:mug:
 
Temperature control and kegging upped my game dramatically. I can make great beer from canned kits. Switching to all grain didn’t drastically change my beer as much as temp and kegging .


Btw secondary almost never needed. Get rid of it. Your beer will benefit from it by reduced oxygen exposure. Unless you are secondarying in a closed purged keg. In which case what’s the point just let time do it’s thing.
I still ferment in buckets and hope to upgrade soon. Corny keg seems like a good option. I sometimes need to go to secondary due to trub build up getting so thick it can block the little tap near the bottom of the bucket. Yeah, I could use an upgrade.
 
I’ll echo a lot of the above, about temp control and grain crush, but the single biggest change they helped me improve my brewing came when I learned to Slow Down and stop rushing through a brew day trying to beat the clock and take the time to really think about each step and what it’s impact was going to be on the finished beer. I feel like that helped me develop a deeper understanding of the processes and what they contribute, instead of just trying to hit arbitrary targets that I read somewhere without understanding the why behind them.
 
I started with can and kilo kits in '94. Anything is an improvement over those. I read The Complete Joy of Home Brewing. That helped a lot. I even got an understanding of the mash. But I could not source ingredients very well back then. I think I did a half dozen or so can+kilos. The internet helped my brewing more than anything else.
 
I'm trying out some new malts. I hope it's good--I'm going to have three kegs of it.

HOME BREW RECIPE:
Title: Nut Brown

Brew Method: All Grain
Style Name: British Brown Ale
Boil Time: 60 min
Batch Size: 16 gallons (fermentor volume)
Boil Size: 18 gallons
Boil Gravity: 1.042
Efficiency: 85% (brew house)

Hop Utilization Multiplier: 0.91

STATS:
Original Gravity: 1.047
Final Gravity: 1.012
ABV (standard): 4.55%
IBU (tinseth): 25.57
SRM (morey): 18.57
Mash pH: 5.39

FERMENTABLES:
17 lb - Northwest Pale Ale Malt (69.4%)
2 lb - Blonde RoastOat Malt (8.2%)
2 lb - Viking Cookie Malt (8.2%)
1 lb - Viking Caramel 100 (4.1%)
1 lb - Golden Naked Oats (4.1%)
1 lb - Pale Chocolate (4.1%)
0.5 lb - Blackprinz Malt (2%)

HOPS:
70 g - Magnum, Type: Pellet, AA: 8.9, Use: Boil for 60 min, IBU: 25.57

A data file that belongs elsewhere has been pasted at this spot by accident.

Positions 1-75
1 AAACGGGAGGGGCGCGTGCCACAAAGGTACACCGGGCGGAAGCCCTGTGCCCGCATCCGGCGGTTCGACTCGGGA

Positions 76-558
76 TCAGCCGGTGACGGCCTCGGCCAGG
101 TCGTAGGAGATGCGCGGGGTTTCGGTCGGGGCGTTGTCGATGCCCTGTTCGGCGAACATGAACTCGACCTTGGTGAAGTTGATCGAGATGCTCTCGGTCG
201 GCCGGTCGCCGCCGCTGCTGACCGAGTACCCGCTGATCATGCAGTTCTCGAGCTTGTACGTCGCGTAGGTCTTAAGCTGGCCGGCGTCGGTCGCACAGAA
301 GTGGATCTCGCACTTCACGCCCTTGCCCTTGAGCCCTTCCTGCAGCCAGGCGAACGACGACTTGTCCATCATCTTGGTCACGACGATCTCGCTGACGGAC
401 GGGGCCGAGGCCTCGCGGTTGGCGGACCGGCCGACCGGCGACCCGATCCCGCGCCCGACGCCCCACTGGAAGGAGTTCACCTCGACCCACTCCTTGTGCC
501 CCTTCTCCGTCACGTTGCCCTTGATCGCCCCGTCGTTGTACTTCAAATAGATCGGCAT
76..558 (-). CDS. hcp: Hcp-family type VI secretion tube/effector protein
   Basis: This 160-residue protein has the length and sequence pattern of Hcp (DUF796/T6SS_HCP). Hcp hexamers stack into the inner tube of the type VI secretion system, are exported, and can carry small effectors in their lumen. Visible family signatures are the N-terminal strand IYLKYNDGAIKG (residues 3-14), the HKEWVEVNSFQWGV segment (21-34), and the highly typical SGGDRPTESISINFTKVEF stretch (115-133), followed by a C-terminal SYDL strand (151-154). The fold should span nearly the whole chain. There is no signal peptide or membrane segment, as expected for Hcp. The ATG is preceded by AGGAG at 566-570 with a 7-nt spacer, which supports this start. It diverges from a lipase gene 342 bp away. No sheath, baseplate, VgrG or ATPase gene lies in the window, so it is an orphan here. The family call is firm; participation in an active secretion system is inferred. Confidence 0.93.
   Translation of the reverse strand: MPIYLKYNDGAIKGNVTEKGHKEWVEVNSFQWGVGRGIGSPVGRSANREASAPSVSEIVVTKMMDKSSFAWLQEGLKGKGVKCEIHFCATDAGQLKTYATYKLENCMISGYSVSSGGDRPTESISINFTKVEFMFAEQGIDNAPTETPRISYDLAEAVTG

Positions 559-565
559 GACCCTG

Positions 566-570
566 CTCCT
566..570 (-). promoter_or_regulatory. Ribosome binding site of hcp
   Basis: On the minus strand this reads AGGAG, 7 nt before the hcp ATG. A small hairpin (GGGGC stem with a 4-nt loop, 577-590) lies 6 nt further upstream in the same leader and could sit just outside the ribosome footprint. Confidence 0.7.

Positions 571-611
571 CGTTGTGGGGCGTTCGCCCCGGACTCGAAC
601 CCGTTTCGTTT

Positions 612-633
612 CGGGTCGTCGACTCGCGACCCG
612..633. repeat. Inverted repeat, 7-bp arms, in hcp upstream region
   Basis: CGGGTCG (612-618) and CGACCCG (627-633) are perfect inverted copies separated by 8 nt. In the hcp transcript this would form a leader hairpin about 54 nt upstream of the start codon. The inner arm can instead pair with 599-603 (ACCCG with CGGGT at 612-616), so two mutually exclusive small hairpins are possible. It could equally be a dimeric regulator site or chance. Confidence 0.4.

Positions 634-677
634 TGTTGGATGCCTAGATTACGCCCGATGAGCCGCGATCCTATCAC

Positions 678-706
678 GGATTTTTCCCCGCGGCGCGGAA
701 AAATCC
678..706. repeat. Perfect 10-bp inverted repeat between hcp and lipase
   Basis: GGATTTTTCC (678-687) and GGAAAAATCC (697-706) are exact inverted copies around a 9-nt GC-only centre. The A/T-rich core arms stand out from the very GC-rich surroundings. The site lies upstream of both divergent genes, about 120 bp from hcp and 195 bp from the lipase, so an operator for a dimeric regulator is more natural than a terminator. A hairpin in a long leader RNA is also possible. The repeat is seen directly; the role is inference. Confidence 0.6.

OTHER INGREDIENTS:
1 tbs - Calcium Chloride (anhydrous), Type: Water Agt, Use: Mash

MASH GUIDELINES:
1) Strike, Start Temp: 163 F, Target Temp: 155 F, Time: 60 min, Amount: 11 gal
2) Batch Sparge, Start Temp: 185 F, Target Temp: 170 F, Amount: 10 gal
Starting Mash Thickness: 1.74 qt/lb
Starting Grain Temp: 65 °F

I'm going to use three different dry yeasts; Apex London, AEB AY3 and Apex San Diego. I think AY3 and London might be the same.

Temp control and using RO water/water salts were the two biggest for me.
Same here , but curious as to what salts and quantities , you are using ? I have been just using 10 grams calcium chloride, 10 grams gypsum 5 grams kosher salt , using 8 gallons of the treated water in the mash . I don’t monitor ph but my brews have been extraordinary .
 
Same here , but curious as to what salts and quantities , you are using ? I have been just using 10 grams calcium chloride, 10 grams gypsum 5 grams kosher salt , using 8 gallons of the treated water in the mash . I don’t monitor ph but my brews have been extraordinary .
Maybe not the best thread to dig deep on water chemistry, but that seems a bit excessive to me.

Plugging that into BeerSmith using 8 gallons of Distilled as the base water, I get:
Ca: 165.8 ppm
Mg: 0.0 ppm
Na: 64.5 ppm
SO4: 183.1 ppm
Cl: 260.7 ppm

I would say a better generic "balanced" water salt addition would be 4g Gypsum, 2g Calcium Chloride, 2g Table Salt...or 4g Gypsum, 4g Calcium Chloride and ignore adding the Table Salt. Ideally you would tweak the additions a little based on the style (a Pale Lager vs IPA vs Oatmeal Stout).
 
Same here , but curious as to what salts and quantities , you are using ? I have been just using 10 grams calcium chloride, 10 grams gypsum 5 grams kosher salt , using 8 gallons of the treated water in the mash . I don’t monitor ph but my brews have been extraordinary .